Posted June 19, 2011 by Marcia Degia - Publisher in Features
 
 

Summertime Cinema


Thus far, the summertime cinema scene in London has been peppered with the sort of pleasant evenings that reminds all those present of what film can do to a person.

Early contenders such as Pop Up Cinema and the Queen on Hoxton’s rooftop showings have brought with them a unified ambience that defies our cruel weather as friends and strangers shout the words to Afternoon Delight as Anchorman glares down from a house-sized screen or the opening bars of the Ghostbuster’s theme warrant high fives that cut through the chilled evening air.

So popular have these events become that Pop Up is coming back for round two, this time spreading their arms open to the public and encouraging suggestions for future showings.

At a time when the UK film industry is a nervous wreck, it’s important that this secret stream of revenue be grasped with both hands, and thankfully there is plenty more to anticipate over the next few months, mainly in London but with a sneaky diversion round the country.

Leading the pack for outdoor cinema this season is The Nomad, an organisation that boasts “the most adventurous pop up cinema experience in the world.” Fancying itself as a cinematic seducer of the British audience, this organisation is hurtling out a fantastic range of affairs over July and August and leaves no one unloved, including Thelma and Louise, Little Miss Sunshine, Memento and Spirited Away. Making the best possible use of anything from castles to cricket grounds, Nomad takes it further still with live performances, theatre and music for a multi dimensional and all round entertaining experience.

And they’re not the only ones. Under the A12 in East London this July you will not find a homeless man pushing a trolly or a band of skateboarding juveniles, but a wooden house and a brass band. Constructed lovingly by a band of youthful volunteers by recycled material, the art group Create have composed this beautiful monster to house workshops and screenings for five weeks as a means of giving back to the East London community.

Described by one of Create’s organisers as a refreshingly “democratic process” where people build something they can make use of, Folly for a Flyover will be charting its weeks by themes; Fables, Structures, Apparitions, Heroes and Visions. Ones to watch will no doubt include the original Tron, accompanied by a live remix soundtrack (8th July,) Akira on July the 22nd, one of those films that should be seen at least once on the big screen, and a Technicolor finale on the 24th with The Wizard of Oz, playing alongside a hearty performance by the East London Brass Band. Only in Hackney.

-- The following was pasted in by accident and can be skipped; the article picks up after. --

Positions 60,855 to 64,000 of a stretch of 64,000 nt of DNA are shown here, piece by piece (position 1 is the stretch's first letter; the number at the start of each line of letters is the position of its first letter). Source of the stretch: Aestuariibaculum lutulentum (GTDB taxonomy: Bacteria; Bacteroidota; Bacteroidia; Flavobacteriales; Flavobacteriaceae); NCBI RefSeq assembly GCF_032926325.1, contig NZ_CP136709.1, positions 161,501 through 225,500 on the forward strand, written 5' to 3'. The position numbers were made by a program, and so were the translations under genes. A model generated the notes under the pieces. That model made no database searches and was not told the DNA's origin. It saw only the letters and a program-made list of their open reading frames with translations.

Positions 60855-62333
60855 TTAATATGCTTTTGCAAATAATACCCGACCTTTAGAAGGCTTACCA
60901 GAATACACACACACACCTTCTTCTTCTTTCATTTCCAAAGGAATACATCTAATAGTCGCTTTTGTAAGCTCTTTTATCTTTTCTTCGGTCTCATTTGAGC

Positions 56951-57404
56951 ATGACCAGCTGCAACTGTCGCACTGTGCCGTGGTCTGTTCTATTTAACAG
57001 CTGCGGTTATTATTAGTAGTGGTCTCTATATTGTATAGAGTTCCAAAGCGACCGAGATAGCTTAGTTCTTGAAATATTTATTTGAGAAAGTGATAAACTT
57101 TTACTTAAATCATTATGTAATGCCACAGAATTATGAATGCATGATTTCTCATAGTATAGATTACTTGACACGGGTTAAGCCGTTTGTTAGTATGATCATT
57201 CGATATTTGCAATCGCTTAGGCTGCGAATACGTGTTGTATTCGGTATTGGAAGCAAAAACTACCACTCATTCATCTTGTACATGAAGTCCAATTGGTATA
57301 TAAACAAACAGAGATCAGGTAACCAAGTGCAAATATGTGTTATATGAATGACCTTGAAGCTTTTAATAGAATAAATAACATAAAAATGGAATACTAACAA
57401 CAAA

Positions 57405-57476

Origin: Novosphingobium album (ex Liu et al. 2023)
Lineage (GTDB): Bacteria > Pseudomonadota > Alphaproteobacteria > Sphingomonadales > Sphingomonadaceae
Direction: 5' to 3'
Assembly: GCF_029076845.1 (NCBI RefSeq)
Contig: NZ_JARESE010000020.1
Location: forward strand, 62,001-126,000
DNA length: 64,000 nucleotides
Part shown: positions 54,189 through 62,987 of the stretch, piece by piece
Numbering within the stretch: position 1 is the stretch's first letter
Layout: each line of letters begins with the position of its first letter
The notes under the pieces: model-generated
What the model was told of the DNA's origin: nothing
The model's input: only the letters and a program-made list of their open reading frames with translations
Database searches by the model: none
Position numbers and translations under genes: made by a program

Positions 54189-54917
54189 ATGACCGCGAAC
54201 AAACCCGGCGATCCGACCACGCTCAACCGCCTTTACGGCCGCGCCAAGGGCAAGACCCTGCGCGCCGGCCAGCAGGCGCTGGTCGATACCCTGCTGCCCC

If dry land is completely totally 2010 as far as you’re concerned, cast your oars for The Floating Cinema. In association with said Folly for a Flyover, this boat based screen will be touring the Thames, docking at various points along the way. For the feature length fan, this soggy venue will drop in at several riverside spots for the larger scale films, while the narrow boat itself will display archive shorts, talks and workshops for anyone with a sea sick proof persona.

And on a final and obvious note there’s Film Four’s Somerset House. The surrogate father of outdoor cinema, this year tickets have flown as happy moviegoers (and FilmJuicers no doubt) will plonk themselves inbetween the astonishing walls of the Thameside venue to allow modern favourites like Scott Pilgrim vs The World (August 4th,) cultural wonders like Chinatown (August 2nd) and a national premier in the form of Troll Hunter (August 6th, main photo) Screenings will air from the 27th of July to the 7th of August.

It’s not going to be a quiet summer, and with an ear to the ground there are probably a lot more local events gracing the sports grounds, rivers, maybe even the occasional church across the country.

Websites

The Nomad: http://www.whereisthenomad.com/

Folly for a Flyover: www.createlondon.org http://www.follyforaflyover.co.uk/

The Floating Cinema: http://www.upprojects.com/portavilion/portavilion-2011/14

Film Four Somerset
House: www.somersethouse.org/film

Pop Up Screens: http://www.popupscreens.co.uk/


Marcia Degia - Publisher

 
Marcia Degia has worked in the media industry for more than 10 years. She was previously Acting Managing Editor of Homes and Gardens magazine, Publishing Editor at Macmillan Publishers and Editor of Pride Magazine. Marcia, who has a Masters degree in Screenwriting, has also been involved in many broadcast projects. Among other things, she was the devisor of the documentary series Secret Suburbia for Living TV.